Photo 3: Vertical rootstocks develop near-surface “root stubs.” Crowns produce a rosette of leaves which may include a central flowering stem. Plant at right also shown in Photo 1 (after being replanted). The growing root stubs are encircled by leaf scars. Photo – June 30.
Photo 4: This plant grew on an unstable shale slope (see Photo 7) so that this 9½-inch rootstock (asterisk to asterisk) became curved, and its single stub trended upslope. Photo – May 15.

Basal and cauline (stem) leaves are oblong-lanceolate, to 10+ inches long and to ⅜+ inch wide, the basal longer than the cauline, and the cauline gradually shortening distally. They are shiny above and dull below, folded along the midrib, their margins entire (without teeth). Venation is parallel, with a pair of distinct secondary veins on either side of the midvein. Tertiary veins are obscure. The stem leaves are alternate.

Plants have erect rigid flowering stems, 3-4 feet tall, that terminate in a flowerhead. They may bear lateral branches, the longer ones terminating in a flowerhead of reduced size. The upper one-third to one-half of the stems are leafless or bear only a leaf or two. Dead stems and heads persist into the new growth-year.

Photo 5: Each rosette of leaves, with or without a central stem, grows from a separate root crown. Flowerheads are terminal on main stems and axillary branches. Plant at upper right is American Ipecac. Photo – April 14.

Conspicuous bristly white pubescence occurs on all surfaces, sparse to moderate along the stems, somewhat denser on the leaves. Pustular based hairs, to 1/16 inch long, are stiff and spreading. Surfaces feel rough.

Photo 6: Stems and leaves have bristly hairs. Short axillary branch, at center of photo, has several leaves. Photo – May 14.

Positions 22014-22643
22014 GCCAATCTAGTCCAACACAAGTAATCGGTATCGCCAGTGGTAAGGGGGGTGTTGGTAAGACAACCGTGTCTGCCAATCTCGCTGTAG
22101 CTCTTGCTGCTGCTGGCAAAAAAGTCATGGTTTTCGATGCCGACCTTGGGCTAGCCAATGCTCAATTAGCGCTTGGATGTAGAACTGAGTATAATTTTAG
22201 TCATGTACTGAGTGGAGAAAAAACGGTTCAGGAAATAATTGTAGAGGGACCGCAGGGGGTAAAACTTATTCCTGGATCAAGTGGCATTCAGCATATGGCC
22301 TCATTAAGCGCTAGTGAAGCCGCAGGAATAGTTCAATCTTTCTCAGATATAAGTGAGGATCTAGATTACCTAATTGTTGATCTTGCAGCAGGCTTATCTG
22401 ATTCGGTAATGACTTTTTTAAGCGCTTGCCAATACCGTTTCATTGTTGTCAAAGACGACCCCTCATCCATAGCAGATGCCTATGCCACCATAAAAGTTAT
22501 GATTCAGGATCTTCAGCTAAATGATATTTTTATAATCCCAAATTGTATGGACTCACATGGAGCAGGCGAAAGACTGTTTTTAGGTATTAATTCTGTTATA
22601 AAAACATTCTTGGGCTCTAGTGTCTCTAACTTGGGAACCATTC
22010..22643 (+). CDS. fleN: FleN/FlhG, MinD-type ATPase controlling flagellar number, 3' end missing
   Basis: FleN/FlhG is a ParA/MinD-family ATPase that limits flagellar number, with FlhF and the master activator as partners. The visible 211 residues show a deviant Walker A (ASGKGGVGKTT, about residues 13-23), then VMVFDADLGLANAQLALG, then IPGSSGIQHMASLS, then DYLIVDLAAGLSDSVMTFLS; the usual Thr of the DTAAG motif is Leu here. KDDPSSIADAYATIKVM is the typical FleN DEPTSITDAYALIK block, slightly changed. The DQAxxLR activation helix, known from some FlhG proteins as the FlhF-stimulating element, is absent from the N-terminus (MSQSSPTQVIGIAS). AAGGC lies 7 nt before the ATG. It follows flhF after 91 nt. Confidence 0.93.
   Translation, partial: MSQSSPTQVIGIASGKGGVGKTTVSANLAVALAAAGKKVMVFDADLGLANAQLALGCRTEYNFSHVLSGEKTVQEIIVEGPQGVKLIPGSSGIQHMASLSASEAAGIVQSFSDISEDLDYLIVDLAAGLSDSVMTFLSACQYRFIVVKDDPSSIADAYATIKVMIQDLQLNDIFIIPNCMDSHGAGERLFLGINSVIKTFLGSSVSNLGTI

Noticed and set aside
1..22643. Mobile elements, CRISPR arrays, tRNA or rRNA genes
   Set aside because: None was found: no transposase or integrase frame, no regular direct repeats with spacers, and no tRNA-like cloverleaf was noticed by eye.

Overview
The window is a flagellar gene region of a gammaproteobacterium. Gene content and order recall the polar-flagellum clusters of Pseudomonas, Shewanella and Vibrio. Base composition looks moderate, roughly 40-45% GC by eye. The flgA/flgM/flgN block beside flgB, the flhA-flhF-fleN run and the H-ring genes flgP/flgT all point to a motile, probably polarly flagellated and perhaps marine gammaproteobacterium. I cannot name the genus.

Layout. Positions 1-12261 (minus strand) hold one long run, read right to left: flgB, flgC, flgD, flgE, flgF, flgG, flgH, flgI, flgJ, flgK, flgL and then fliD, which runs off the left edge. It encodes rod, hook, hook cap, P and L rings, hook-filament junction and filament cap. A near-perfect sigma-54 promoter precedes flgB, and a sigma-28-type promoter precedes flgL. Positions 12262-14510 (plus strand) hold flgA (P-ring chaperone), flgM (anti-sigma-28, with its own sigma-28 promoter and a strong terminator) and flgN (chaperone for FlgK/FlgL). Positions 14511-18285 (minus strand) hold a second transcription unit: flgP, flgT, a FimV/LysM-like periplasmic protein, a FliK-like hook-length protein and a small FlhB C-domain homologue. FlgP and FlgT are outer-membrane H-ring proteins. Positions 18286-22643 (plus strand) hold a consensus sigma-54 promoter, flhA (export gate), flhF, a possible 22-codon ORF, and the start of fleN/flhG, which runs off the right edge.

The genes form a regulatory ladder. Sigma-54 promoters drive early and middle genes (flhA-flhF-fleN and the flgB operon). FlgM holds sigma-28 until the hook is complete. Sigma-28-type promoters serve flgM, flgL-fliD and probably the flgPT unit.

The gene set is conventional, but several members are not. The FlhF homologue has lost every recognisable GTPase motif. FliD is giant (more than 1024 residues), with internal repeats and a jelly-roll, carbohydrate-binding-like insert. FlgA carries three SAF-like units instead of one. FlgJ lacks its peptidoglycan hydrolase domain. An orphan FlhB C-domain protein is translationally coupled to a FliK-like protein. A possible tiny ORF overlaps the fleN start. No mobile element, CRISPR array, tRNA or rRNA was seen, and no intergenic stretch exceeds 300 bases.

The inflorescence, in May into June, consists of single terminal flower heads that are to 6¾ inches across with a central dome, the disk, to 1¼ inches wide and ¾ inch tall. Heads comprise closely packed fertile disk florets surrounded by up to 20+ infertile ray florets. Heads are subtended by a saucer-shaped involucre of 3 series of lanceolate bracts with acute tips. Bracts, to ½ inch long and ⅛ wide, are bristly pubescent on their outer surface. Bloom sequence of the disk florets, as with all composites, is centripetal––from the flowerheads’ perimeter toward the center. Flowers have a faint, pleasant scent.

Photo 7: This plant shows the characteristic erect stems with single terminal flowerheads and the lack of leaves along its upper-stem. Tallest stem is 41 inches. Plant at left-center is Downy Ragged Goldenrod. Photo – May 6.

Ray florets have long, drooping, strap-like, spectacular ligules attached to infertile ovaries. Initially erect, they become descending to fully drooped at anthesis. They are pink to pale purple (occasionally white), to 3 inches long and ¼ inch wide, with parallel sides and fringed tips. The outer surface has long, scattered hairs.

Photo 8: Slightly ridged stems are noticeably fluted below the inflorescence. Ligules, to 3 inches long and ¼ inch wide, have fringed tips. Photo – May 22.